First, interest rate hikes increase debt servicing costs. This will reduce demand for new house purchases, but it will do so by exerting pressure on households’ debt servicing capacity. This is especially true for households at the bottom end of the income distribution, who devote a larger share of their income to interest rate payments (Figure 3).
According to the latest ECB’s Financial Stability Review, households within the lowest income quintile spend 40% of their income on energy and food, whose prices are growing explosively. As a larger part of their income goes towards energy and food prices, interest rate hikes further reduce their income and capacity to pay back their debt. Furthermore, if house prices decrease, the share of households with negative equity (meaning that their remaining mortgage debt is higher than the price of their house) will increase, thus also their likelihood of defaulting on their debt. Byrne, Kelly & O’Toole show that, in Ireland, an increase in the interest rate of 1% increases households’ probability of default by 5.8%. This effect is even stronger when house price fall and households move to a negative equity position.
A hike in interest rates affects house prices, but it also negatively impacts the whole economy, mostly by suppressing labour income. The interest rate is too much of a blunt instrument, as it can only bring house prices down by imposing collateral damage to the rest of the economy. Therefore, the impact of interest rates on house prices does not imply a simple proportional effect on the house price-to-income ratio. The Swedish central bank (Sveriges Riksbank) tried to target house prices but abandoned this practice due to its undesirable effects on employment.
How to fix the housing sector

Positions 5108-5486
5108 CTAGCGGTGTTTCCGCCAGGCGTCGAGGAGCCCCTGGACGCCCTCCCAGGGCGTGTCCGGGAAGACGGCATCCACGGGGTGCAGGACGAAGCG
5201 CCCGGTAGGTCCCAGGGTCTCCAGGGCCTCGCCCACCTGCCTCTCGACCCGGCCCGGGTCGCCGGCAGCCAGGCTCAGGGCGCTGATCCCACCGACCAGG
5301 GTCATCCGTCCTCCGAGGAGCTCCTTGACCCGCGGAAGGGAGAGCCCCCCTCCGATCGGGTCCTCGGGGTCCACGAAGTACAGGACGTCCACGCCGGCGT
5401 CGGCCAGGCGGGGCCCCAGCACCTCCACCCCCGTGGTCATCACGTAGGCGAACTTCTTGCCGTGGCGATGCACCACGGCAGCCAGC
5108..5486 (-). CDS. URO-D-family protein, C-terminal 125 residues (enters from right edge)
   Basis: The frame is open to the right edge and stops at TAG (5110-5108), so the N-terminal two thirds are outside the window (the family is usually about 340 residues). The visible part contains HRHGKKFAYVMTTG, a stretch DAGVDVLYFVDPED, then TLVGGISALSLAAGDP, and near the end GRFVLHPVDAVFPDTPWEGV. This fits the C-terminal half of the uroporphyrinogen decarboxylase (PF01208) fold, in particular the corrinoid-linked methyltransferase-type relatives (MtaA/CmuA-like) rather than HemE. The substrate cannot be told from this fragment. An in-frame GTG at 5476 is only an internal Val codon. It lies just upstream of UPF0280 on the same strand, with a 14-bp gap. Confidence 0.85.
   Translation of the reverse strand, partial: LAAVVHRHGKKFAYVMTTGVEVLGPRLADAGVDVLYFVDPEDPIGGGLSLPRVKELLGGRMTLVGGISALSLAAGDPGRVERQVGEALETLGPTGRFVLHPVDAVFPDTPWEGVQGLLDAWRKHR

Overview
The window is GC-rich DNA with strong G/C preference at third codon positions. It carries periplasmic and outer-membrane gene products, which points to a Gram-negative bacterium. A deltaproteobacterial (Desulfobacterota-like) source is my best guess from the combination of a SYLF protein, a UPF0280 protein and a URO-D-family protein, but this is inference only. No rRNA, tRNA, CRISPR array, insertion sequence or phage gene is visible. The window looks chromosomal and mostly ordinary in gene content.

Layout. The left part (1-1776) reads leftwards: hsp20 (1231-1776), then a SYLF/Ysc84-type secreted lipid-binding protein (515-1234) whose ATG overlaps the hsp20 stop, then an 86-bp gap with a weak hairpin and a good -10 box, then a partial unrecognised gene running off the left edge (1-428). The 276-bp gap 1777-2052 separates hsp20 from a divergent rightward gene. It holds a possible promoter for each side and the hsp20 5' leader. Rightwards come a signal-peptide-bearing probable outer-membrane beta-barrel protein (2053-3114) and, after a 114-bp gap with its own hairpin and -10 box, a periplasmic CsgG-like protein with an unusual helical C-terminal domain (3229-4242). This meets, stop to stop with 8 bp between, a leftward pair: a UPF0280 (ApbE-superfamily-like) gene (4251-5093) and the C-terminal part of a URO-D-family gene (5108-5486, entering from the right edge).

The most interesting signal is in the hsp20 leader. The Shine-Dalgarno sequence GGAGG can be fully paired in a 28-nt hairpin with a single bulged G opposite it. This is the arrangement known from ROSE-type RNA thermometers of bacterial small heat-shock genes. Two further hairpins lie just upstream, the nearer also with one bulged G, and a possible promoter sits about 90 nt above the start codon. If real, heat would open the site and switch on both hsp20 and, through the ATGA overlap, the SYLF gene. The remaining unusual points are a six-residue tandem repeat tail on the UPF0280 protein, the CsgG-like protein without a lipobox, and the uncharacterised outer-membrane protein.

Low interest rates, by decreasing the cost of liquidity, promote credit creation. There is nothing intrinsically bad in this. Rather, credit creation is essential for our economies. However, instead of promoting lending to socio-economically desirable projects, a low interest rate environment, in our financial system, encourages asset-price bubbles.
In its annual report, the European Systemic Risk Board draws two possible future scenarios for the European real estate sector. In a low growth scenario, the fall in household income will lead to falling house prices, triggering defaults, which would destabilize the financial system. In the optimistic scenario, where the economy continues growing, house prices would continue increasing, and therefore risks will continue to build up in the sector, eventually leading to a market crash.
In other words, we will have a housing crisis either now or later. There must be an alternative. As we saw earlier, low-income groups lose out both when housing prices increase or decrease. Under a new housing policy regime, it would therefore be critical to stabilise housing prices.
Monetary policy, conceived in its narrow sense –meaning an independent central bank that primarily targets inflation using the short-term rate of interest – is ill-prepared to attain such a goal. But there are plenty of policies that we can implement to achieve it. Outside the realm of central banks, we should end fiscal incentives for mortgages, increase the public provision of affordable housing, impose a land-value tax, and promote further measures that limit speculative transactions in the housing sector. Furthermore, we could boost the provision of social housing by enhancing the role that the European Investment Bank has in financing social housing projects). Financial regulators must impose tighter macroprudential policies to dampen indebtedness and hence reduce house prices. Borrower-based macroprudential policies –meaning regulatory measures that limit the capacity of household indebtedness (for example loan-to-value or loan-to-income ratios)– have proven useful for that end. Yet, these should also be implemented with a progressive scope, especially restricting mortgages for second-home purchases and buy-to-let mortgages. As for the ECB, enhancing monetary and fiscal policy coordination is key. The ECB needs to be liable for keeping member states’ government borrowing under control so that fiscal policy can push for a structural transformation of the economy. This would provide more fiscal space for governments to make the housing sector more just and affordable and also respond to negative distributional shocks.